Eventually I had to leave his dead body. Others needed my help and I did what I could. But every northlander I attended asked for one thing only: merciful death. With bleeding heart I lend it to them. My northland-dagger tasted northland-blood that day, but each time it was mercy and each time it was asked for. They did not want to hang and thus please their enemy by dying disgracefully. And I did not wish to see them hang. I would never have thought that I could serve Maithair best by killing her sons, but I felt her blessing all the same. That day will forever be written into my mind and heart as the most terrifying day I will ever live to see. Even the horrors on the ship after battling the pirates was nothing compared to this. The pain… the blood… their eyes. The eyes that watched my face and their smiles, when I slid their throats… will forever be burned into my memory. I could never forgive the people, who had caused this tragic and utterly, utterly senseless war. I killed that day, and I can’t forgive myself for that, although I know I did it for them. I did a good deed by doing so, but I killed. I suddenly knew my Father better than ever. He killed for a living. He killed perpetrators, wrongdoers, rapists, murderers sure, and maybe an innocent man or two, but he killed. How could he stay a whole man? He never took pleasure in it; it was merely a job to be done. It was his lot in life. But how could he? Day after day, year after year. Did he too see before him their eyes on his face? Their eyes… I dream of them still, after all this time and maybe the last thing I will see in this world, will be a pair of green eyes looking a me with pleasure and with thanks for a death well dealt…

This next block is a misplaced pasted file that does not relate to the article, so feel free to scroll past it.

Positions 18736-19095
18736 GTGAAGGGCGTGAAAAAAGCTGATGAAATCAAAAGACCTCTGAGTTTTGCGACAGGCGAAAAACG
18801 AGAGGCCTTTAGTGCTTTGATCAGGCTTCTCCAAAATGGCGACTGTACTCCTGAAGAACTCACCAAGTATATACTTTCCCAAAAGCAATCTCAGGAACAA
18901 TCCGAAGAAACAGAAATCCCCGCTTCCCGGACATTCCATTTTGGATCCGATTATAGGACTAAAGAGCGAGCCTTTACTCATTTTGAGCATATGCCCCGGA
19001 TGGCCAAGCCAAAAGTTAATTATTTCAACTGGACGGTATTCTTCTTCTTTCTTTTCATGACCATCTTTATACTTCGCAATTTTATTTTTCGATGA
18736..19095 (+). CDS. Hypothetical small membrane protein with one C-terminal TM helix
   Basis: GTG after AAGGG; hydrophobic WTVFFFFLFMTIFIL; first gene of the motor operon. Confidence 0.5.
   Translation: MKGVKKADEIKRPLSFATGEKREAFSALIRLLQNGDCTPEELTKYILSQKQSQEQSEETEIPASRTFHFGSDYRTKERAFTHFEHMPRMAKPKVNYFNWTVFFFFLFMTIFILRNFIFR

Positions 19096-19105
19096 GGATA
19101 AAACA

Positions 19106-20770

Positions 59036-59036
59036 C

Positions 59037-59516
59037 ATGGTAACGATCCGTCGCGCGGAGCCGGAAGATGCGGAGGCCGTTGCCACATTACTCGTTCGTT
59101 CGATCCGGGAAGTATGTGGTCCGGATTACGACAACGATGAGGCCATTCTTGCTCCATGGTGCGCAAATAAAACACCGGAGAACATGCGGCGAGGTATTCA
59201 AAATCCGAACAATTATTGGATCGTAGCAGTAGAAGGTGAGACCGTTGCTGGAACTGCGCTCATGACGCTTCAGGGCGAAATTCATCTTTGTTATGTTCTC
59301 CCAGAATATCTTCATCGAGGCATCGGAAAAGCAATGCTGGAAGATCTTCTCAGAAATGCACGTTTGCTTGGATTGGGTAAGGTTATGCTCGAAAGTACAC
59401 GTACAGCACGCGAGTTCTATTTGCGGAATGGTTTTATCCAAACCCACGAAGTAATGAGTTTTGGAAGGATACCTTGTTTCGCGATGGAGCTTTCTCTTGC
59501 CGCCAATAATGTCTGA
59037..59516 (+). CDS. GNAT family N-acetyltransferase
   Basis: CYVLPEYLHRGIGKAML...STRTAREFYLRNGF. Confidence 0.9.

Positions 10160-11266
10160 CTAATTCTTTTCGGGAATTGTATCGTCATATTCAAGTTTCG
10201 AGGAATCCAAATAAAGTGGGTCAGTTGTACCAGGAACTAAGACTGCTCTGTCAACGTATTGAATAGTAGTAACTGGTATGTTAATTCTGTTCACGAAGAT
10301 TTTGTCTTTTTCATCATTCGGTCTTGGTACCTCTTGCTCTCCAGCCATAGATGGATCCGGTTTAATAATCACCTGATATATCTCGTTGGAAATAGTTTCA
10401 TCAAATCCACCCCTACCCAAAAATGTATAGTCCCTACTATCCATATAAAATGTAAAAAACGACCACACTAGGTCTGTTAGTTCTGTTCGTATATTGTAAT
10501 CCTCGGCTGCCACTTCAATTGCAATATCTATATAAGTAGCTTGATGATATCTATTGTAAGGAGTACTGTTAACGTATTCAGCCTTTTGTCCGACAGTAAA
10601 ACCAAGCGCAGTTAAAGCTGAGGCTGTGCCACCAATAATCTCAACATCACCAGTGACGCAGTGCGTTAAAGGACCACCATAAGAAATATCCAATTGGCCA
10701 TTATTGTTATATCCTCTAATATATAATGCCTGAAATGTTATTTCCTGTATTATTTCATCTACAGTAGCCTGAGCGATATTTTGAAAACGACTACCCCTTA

After the battle the rest of the companies were sent out to root out any leftover rebels. Tierry had lost some 30 men and 20 more wounded were unable to follow. He had the choice of a few of the nearby villages and he chose Sioneds. He made the drummers drum away all the way ”to frighten the rebels, by announcing the superiority of the ryendoran army” or somesuch. On the way there shot were fired at them. As they followed the matter, they discovered a young northlander shooting at them from the sacred mound near the village. The northlander was killed and Tierry found him in a hole leading into a tunnel. Down the tunnel he saw more men, but he wisely ignored them and returned to his men, declaring all clear. Off course Sioned and the villagers were long gone, when the company finally arrived, and no valuables or domestic animals apart from a couple of bewildered chickens were left. To make a point Tierry ordered a henhouse and a barn that was already falling apart burnt to the ground, which was hard because of the rain. The other villages were not so lucky. Murder, rape and pillaging was what happened to the innocent villagers there. I know that our part in this crazy game will always torture Tierry. But he did nothing wrong. He brushes me off, when I try to tell him that. He is wrapped up in his own guilt. He killed, yes, but he killed soldiers in war, who would have died anyway. He spared Sioneds village for the nightmares the others went through. We were just pawns in a mighty game. We could only soften the blows, not prevent them. I wish I could make him see that. And I wish we could have been in a position to prevent it!